As Teen Driver Safety week concludes, we are reminded of how much executive capacity we expect from teenage drivers. A recent KidsSafe Worldwide study, sponsored in part by General Motors Foundation, found that the number one killer of teens is motor vehicle crashes, and more importantly, one in four teens surveyed said they don’t use seat belts, and that those who don’t use seat belts also say they are likely to text while driving.
Jenny Pfister and her dad, Michael Fitzpatrick, own and operate AllStars Driving School in Sacramento. They have observed that the most important thing a parent can do to train their teens to be safe drivers is to model your own commitment to safety from behind the wheel and be patient with your new driver. “First of all when it comes to helping our children learn to drive, we believe patience is everything. We try to nurture trust,” Fitzpatrick said, “The young driver must believe we care about them (even more than our shiny cars), and that we will keep them safe with us while they learn.”
As a mother of three under the age of eight, Pfister encourages parents to be the example. “We have to mirror the behaviors we desire,” she said. “Statistically, the number one cause of teen deaths is distracted driving. We have to change this; this is not ok. I want to know that the safe habits I’ve taught my daughter are being taught to all of the other teens out on the road as well.”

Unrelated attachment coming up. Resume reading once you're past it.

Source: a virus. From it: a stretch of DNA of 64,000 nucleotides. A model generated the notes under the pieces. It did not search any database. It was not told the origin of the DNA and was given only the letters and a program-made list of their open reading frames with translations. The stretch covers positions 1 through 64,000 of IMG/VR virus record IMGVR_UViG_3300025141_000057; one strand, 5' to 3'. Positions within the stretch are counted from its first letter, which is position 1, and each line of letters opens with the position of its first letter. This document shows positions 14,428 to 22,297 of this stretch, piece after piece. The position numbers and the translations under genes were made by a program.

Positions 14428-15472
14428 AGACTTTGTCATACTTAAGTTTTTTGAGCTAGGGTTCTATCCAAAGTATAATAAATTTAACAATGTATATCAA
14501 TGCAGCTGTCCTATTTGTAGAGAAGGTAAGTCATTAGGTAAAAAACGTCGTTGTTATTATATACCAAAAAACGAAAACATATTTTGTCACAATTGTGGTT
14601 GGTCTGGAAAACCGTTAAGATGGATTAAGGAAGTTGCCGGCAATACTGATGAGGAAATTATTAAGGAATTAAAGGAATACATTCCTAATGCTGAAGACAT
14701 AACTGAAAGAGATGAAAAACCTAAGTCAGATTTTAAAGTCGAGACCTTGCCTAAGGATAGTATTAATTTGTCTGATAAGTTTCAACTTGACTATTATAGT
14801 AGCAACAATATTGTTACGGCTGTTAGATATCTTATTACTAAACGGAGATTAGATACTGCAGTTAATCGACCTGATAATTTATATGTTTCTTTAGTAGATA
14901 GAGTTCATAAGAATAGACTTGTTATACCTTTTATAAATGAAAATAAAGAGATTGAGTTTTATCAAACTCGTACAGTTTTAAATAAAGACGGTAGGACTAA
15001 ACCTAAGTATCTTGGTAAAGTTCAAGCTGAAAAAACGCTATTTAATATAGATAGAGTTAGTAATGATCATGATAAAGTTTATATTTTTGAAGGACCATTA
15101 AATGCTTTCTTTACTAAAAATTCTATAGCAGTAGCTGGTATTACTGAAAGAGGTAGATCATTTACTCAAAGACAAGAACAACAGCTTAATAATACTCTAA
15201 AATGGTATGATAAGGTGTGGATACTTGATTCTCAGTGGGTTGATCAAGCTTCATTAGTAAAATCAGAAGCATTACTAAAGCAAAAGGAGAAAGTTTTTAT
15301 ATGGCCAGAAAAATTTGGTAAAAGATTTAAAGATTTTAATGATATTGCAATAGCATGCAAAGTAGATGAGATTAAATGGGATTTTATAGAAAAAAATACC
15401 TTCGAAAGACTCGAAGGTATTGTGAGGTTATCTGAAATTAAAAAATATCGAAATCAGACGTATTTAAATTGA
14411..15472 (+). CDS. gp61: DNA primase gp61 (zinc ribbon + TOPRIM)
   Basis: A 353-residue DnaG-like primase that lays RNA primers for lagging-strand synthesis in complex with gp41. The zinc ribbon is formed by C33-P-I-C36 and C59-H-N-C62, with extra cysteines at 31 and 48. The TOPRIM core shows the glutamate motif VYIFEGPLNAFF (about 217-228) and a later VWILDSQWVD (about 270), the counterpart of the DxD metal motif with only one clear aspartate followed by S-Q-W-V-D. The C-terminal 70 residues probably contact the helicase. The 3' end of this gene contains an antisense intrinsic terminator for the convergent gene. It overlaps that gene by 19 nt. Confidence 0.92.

AllStars’ tips for parents of teen drivers
- Be the example. Use a blue tooth or ear piece if we absolutely have to be on the phone while driving. Do not answer texts while behind the wheel.
- Conversation. It’s important for parents to talk about the risks and dangers associated with the distractions that the mobile device can cause.
- Practice defensive driving. Being defensive drivers ourselves is absolutely vital in helping our teen drivers to become successful and safe adult drivers. It’s the unexpected situations that are the scariest. Unexpected conditions coupled with distractions equals disaster.
- Instruction and encouragement. While your teen is driving, take time with steering, braking, and lane changing. Be quick to give a pat on the back, but don’t move on to the next lesson until mastering each one. We must try to remember what it was like for us when we first began piloting a multi-ton vehicle, the elementary maneuvers we take for granted are new to them and can be quite daunting.